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'Fast track' approach to giant cell arteritis significantly reduces risk of blindness
Date:6/12/2013

Madrid, Spain, 12 June 2013: A new study presented at EULAR 2013, the Annual Congress of the European League Against Rheumatism, shows that rapid evaluation for Giant Cell Arteritis (GCA) by Color Doppler Ultrasound (CDUS) followed by immediate initiation of treatment (if required) significantly reduces permanent vision loss.

Of the patients evaluated by the ''fast track'' principle from March 2010 to December 2012, 11.1% had transient visual manifestations, and none went on to suffer from permanent visual loss.

GCA is a condition in which medium and large-size arteries, usually in the head and neck, become inflamed (sometimes referred to as temporal arteritis). Symptoms of GCA, which include aching and soreness in and around the temples, jaw pain while eating, and loss of vision, often develop suddenly. Permanent visual loss is one of the most serious complications of GCA; in one study, visual manifestations were reported in 26% of patients, and permanent visual loss in up to 15%.2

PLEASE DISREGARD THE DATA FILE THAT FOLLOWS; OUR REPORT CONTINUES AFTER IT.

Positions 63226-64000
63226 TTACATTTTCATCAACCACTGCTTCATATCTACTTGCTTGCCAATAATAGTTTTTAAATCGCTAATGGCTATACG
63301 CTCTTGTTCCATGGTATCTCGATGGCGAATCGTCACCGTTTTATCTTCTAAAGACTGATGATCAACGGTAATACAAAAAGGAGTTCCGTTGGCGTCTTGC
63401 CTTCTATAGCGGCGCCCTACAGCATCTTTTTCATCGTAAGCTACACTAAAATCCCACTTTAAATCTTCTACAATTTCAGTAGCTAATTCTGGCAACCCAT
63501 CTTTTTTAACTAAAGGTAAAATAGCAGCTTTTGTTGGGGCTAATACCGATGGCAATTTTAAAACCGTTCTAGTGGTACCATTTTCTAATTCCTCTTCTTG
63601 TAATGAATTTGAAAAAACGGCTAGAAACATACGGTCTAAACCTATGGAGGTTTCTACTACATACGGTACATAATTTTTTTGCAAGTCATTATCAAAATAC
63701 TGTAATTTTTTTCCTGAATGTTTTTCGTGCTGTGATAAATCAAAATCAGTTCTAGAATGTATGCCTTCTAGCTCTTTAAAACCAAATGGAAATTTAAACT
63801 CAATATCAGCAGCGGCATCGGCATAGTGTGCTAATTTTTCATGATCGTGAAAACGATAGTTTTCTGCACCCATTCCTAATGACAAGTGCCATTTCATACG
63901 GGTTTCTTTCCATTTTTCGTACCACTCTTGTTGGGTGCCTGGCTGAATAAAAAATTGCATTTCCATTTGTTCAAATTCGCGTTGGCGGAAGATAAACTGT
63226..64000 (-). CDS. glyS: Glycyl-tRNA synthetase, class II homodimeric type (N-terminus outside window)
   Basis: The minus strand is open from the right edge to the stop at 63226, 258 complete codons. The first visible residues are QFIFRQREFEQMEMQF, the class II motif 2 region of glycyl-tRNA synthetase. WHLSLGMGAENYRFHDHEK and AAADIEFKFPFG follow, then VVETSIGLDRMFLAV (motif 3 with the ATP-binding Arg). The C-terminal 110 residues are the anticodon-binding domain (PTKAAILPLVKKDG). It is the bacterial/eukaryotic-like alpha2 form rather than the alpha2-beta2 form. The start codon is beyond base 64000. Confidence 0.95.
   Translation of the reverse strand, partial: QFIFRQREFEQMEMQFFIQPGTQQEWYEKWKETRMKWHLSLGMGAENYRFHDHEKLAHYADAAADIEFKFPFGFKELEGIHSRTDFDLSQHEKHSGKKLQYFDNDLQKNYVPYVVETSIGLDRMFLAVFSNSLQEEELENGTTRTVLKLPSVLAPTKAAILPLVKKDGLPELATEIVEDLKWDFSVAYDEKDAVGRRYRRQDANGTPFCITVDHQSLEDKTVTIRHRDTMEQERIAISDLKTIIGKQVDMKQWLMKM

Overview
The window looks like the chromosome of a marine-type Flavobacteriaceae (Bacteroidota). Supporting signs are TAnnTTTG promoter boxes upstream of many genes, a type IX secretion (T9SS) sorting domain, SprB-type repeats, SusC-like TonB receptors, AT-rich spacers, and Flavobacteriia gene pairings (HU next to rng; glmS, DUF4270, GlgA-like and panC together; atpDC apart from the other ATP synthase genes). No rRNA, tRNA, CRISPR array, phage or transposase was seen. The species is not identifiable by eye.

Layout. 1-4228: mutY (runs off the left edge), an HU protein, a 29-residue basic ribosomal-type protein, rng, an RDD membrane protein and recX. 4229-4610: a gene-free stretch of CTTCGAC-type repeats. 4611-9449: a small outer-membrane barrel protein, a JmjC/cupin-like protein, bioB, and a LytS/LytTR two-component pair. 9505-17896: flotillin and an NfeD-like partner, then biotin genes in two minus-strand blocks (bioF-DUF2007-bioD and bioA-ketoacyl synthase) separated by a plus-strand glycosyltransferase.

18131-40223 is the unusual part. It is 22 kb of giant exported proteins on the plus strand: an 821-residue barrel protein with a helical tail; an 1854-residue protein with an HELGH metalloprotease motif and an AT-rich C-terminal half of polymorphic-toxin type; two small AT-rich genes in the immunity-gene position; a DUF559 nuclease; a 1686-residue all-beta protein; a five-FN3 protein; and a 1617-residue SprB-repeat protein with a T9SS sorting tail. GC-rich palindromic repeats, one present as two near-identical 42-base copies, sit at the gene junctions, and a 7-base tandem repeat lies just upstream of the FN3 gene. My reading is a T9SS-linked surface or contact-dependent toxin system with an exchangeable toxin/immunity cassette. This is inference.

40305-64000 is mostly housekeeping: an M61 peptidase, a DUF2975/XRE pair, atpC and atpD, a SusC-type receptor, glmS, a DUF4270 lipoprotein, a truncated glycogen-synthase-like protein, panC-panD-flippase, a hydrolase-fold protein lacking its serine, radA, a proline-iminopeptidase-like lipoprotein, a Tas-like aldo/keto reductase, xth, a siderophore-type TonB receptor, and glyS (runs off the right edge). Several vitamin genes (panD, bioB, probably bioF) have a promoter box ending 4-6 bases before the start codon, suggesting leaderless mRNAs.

Speaking on behalf of the SONOVAS study group, Dr. Andreas P. Diamantopoulos from the Department of Rheumatology, Hospital of Southern Norway Trust, Kristiansand, Norway said: "Giant cell arteritis should be regarded as a medical emergency because without prompt treatment it can lead to permanent blindness. Our data suggests that a fast-track approach significantly reduces this risk, encouraging findings that will now need to be confirmed in larger groups of patients."

This was in marked contrast to the results seen in the 28 patients who were traditionally evaluated between March 2010 and February 2012. In this group, visual disturbances were observed in seven patients, of whom six (21.5%) suffered from permanent vision loss in one or both eyes. The difference between the two groups with regard to permanent visual loss was statistically significant (p=0.035).

Patients suspected to have GCA were consecutively evaluated between March 2010 and December 2012 using colour Doppler ultrasound (CDUS). The ''fast- track'' principle (quick evaluation by CDUS within 24 hours, and immediate initiation of treatment if appropriate) was implemented in the outpatient clinic from March 2012.

During the evaluation period, a total of 46 patients were diagnosed with GCA. All of these patients fulfilled the ACR Classification Criteria for GCA* and produced a positive CDUS result of the temporal artery.


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Contact: EULAR Press Office
eularpressoffice@cohnwolfe.com
44-020-733-15364
European League Against Rheumatism
Source:Eurekalert

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